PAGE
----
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Record City Bonuses Send Houseprices Through The Roof

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It's not just the bonuses. The jobs market is booming in the City. In 2003, we all lived in fear of redundancy and 10% of us got the chop in the City. No wonder the City-dependent housing market was weak then. It didn't really pick up until the second half of 2005.

Then, everyone suddenly realised that M&A & trading revenues were booming, that headhunters were calling a lot more often and bonuses would be better than last year. The August interest rate cut was the trigger needed to get people buying again.

Now employment is back at an all-time high. It's as much about job security as about bonuses + more people working in the City and needing housing not far from it. Long hours mean it's best to live close to work, so a booming City means HPI in Docklands, City, Islington, Clerkenwell and London Bridge as well as rising rents.

I've no interest in saying this. I'm an STR struggling to get back in / trade up and I need to live near the City in a safe area because I'm standing at the bus-stop at 6.15 every morning.

The bonus money was more of a relevant factor for the older, higher earning people - who can afford to live further away because they have people doing the work for them. These people spent some of their dosh in Kensington, Richmond, Wandsworth & Kingston. I think most of them will have dealt though and it was interesting to see the Kensington MoM asking price in the Rightmove survey DROP in February.

I've been saying this for some time on this forum but I think the London figures are skewing the UK averages and it doesn't surprise me to read comments from posters outside London along the lines of "I don't believe the figures, the market's not going up, nothing's selling around here".

Edited by geranium

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It's not just the bonuses. The jobs market is booming in the City. In 2003, we all lived in fear of redundancy and 10% of us got the chop in the City. No wonder the City-dependent housing market was weak then. It didn't really pick up until the second half of 2005.

Then, everyone suddenly realised that M&A & trading revenues were booming, that headhunters were calling a lot more often and bonuses would be better than last year. The August interest rate cut was the trigger needed to get people buying again.

Now employment is back at an all-time high. It's as much about job security as about bonuses + more people working in the City and needing housing not far from it. Long hours mean it's best to live close to work, so a booming City means HPI in Docklands, City, Islington, Clerkenwell and London Bridge as well as rising rents.

I've no interest in saying this. I'm an STR struggling to get back in / trade up and I need to live near the City in a safe area because I'm standing at the bus-stop at 6.15 every morning.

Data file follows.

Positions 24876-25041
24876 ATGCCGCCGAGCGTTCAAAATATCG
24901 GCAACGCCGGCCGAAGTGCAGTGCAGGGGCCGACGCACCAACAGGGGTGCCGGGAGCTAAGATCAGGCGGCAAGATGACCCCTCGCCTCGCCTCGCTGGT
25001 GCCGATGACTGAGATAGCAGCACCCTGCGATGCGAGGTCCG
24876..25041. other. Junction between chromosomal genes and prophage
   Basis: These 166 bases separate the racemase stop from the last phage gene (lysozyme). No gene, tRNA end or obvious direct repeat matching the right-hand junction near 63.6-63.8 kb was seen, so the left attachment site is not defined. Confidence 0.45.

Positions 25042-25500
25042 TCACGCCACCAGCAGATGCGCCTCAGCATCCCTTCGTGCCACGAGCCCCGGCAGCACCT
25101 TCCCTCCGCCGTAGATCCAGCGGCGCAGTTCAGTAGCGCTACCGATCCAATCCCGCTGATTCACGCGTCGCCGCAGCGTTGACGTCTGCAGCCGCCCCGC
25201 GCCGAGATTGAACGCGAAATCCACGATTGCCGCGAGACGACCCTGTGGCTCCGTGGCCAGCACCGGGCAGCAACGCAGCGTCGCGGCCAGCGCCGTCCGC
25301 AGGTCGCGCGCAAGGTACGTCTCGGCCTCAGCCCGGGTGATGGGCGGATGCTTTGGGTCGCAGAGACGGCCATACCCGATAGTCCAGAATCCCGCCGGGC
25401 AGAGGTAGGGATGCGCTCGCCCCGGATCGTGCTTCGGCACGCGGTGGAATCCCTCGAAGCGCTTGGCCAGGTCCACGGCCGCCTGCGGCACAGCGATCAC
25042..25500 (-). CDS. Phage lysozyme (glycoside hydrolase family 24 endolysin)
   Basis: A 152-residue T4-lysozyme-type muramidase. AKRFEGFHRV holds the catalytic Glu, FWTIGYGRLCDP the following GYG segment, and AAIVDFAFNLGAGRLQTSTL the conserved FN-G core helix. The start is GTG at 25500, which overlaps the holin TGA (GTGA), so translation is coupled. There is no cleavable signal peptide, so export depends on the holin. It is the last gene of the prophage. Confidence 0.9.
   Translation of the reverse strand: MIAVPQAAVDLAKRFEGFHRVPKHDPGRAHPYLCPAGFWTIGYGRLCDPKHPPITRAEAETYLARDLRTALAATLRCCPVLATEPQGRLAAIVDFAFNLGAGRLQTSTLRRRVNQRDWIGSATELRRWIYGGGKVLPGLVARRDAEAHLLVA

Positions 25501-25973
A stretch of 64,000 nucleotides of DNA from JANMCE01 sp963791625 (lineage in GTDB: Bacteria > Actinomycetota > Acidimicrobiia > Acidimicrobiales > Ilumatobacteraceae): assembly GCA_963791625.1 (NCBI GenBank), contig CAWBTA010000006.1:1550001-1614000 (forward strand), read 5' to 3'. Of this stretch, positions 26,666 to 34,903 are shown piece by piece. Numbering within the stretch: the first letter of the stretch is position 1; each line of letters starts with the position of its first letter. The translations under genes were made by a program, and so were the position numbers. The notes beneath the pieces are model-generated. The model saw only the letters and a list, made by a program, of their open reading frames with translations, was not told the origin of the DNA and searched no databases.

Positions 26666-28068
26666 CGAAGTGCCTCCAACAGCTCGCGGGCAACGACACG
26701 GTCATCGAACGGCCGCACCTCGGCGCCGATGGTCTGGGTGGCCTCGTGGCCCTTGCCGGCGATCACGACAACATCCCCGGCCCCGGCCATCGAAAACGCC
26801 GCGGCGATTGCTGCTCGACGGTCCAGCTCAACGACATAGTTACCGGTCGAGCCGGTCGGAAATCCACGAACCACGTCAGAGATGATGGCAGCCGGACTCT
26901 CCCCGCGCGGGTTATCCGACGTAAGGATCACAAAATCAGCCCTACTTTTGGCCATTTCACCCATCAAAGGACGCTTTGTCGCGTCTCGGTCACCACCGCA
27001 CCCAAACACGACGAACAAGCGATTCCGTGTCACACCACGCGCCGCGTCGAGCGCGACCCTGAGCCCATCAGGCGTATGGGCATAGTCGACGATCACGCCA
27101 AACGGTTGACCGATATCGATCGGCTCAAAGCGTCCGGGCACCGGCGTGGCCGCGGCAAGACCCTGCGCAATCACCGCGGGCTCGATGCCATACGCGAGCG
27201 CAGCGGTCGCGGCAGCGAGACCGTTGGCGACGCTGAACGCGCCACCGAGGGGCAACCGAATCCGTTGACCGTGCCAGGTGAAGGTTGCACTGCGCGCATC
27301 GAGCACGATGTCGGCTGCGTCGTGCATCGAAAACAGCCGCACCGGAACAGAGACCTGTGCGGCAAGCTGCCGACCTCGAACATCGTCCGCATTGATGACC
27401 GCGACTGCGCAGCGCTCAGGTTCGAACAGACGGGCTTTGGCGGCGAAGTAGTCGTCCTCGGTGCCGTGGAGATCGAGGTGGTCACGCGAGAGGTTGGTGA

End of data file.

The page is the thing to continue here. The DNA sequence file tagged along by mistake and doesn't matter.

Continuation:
The bonus money was more of a relevant factor for the older, higher earning people - who can afford to live further away because they have people doing the work for them. These people spent some of their dosh in Kensington, Richmond, Wandsworth & Kingston. I think most of them will have dealt though and it was interesting to see the Kensington MoM asking price in the Rightmove survey DROP in February.

I've been saying this for some time on this forum but I think the London figures are skewing the UK averages and it doesn't surprise me to read comments from posters outside London along the lines of "I don't believe the figures, the market's not going up, nothing's selling around here".

It is interesting to read your post b/c i have felt i was going crazy hearing from my friends in London (variety jobs from nurse to marketing director in City) all doing ok, and then reading the views on this forum. Could i ask what your views are on future prices in London?

Because even though FTB's should not have to buy in places like Walthamstow for example they are looking there, b/c you can get a starter home for £120k. And it is only 20 minute tube ride to Central London. Lots artist/students etc are moving there b/c they can no longer afford Bethnal Green.

Edited by beenhearingthisforyears

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Assuming no major reversals of fortune in the markets and no interest rate rises, I think City-dependent areas of London could carry on rising. Sadly for me.

Of course, the City and its workers then support other areas of London's economy, so London as a whole might also rise.

I do think there's a limit to how much pent-up demand there is. It's already been and gone in Kensington, Kingston etc (just look at the Rightmove report). The good stuff is selling in City / Islington but anything over-optimistically priced (ie on the market with Foxtons) or in some way flawed is not moving. I think buyers still have a cautious mindset in London after a couple of years of having an I-can-take-it-or-leave-it attitude in a slow market.

The market does feel very toppy despite the basis of its rise.